is understood to be the curvature of the graph of the function in the point . With the transformation and the function is transferred to a parametric representation and it is:
${\ displaystyle f}$${\ displaystyle f}$${\ displaystyle x_ {1} = x_ {P}}$${\ displaystyle {\ Big (} x_ {P} | f (x_ {P}) {\ Big)}}$${\ displaystyle x_ {1} \ rightarrow t}$${\ displaystyle f (x_ {1}) \ rightarrow f (t)}$${\ displaystyle f}$
${\ displaystyle {\ vec {x}} (t) \, = \, {\ begin {pmatrix} t \\ f (t) \ end {pmatrix}} \,}$.
The derivatives are:
${\ displaystyle {\ vec {x}} '(t) = {\ begin {pmatrix} 1 \\ f' (t) \ end {pmatrix}}}$ and .${\ displaystyle \ displaystyle {\ vec {x}} '' (t) = {\ begin {pmatrix} 0 \\ f '' (t) \ end {pmatrix}}}$
Thus the following applies for the radius of curvature of a function graph at the point after insertion in (1):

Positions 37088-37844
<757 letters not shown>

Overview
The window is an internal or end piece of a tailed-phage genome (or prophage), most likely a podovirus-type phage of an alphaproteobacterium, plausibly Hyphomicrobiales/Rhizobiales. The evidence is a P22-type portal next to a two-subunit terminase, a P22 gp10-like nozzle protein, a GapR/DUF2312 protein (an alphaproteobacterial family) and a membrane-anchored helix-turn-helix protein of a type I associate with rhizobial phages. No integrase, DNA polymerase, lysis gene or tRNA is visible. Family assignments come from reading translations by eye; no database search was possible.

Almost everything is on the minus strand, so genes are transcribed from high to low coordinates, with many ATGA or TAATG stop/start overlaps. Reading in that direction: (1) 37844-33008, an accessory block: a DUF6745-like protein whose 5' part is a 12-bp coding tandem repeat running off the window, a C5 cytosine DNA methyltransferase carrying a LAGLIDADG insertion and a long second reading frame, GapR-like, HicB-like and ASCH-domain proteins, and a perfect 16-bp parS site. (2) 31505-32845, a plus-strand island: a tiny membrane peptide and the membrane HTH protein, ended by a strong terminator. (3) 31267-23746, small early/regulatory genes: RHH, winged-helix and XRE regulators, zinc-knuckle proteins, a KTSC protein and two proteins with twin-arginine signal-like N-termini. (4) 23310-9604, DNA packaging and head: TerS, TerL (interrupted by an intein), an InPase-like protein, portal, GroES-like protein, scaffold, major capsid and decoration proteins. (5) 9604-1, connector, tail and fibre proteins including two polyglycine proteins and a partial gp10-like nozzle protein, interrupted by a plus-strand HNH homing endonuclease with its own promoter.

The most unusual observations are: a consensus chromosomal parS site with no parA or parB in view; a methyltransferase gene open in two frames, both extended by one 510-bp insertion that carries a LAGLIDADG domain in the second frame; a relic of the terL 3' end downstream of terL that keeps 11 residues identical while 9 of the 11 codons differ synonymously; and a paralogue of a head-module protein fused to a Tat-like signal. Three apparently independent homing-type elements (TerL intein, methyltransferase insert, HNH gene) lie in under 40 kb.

${\ displaystyle r (x_ {P})}$${\ displaystyle x_ {P}}$
(4) .${\ displaystyle \ displaystyle r (x_ {P}) = \ left | {\ frac {{\ big (} 1 + f '(x_ {P}) ^ {2} {\ big)} ^ {\ frac {3 } {2}}} {f '' (x_ {P})}} \ right |}$
For the center of the circle of curvature:
${\ displaystyle (K_ {x}, K_ {y})}$
${\ displaystyle {\ vec {x}} (t) \, = \, {\ begin {pmatrix} \ cos (t) \\\ sin (t) \ end {pmatrix}}}$
The derivatives are:
${\ displaystyle {\ frac {\ mathrm {d}} {\ mathrm {d} t}} \ cos (t) = - \ sin (t)}$; ${\ displaystyle {\ frac {\ mathrm {d} ^ {2}} {\ mathrm {d} t ^ {2}}} \ cos (t) = - \ cos (t)}$
${\ displaystyle {\ frac {\ mathrm {d}} {\ mathrm {d} t}} \ sin (t) = \ cos (t)}$; ${\ displaystyle {\ frac {\ mathrm {d} ^ {2}} {\ mathrm {d} t ^ {2}}} \ sin (t) = - \ sin (t)}$
Inserted into (1) it follows for the radius of curvature of a unit circle with a radius of one:
The radius of curvature of a circle is constant and is as large as its radius, r = 1.
The adjacent animation shows the circle of radius 2, traversing at constant speed 1 in a clockwise direction. He has parametric representation
${\ displaystyle {\ vec {x}} (t) \, = \, {\ begin {pmatrix} 2 \ cdot \ cos (t / 2) \\ 2 \ cdot \ sin (-t / 2) \ end { pmatrix}}}$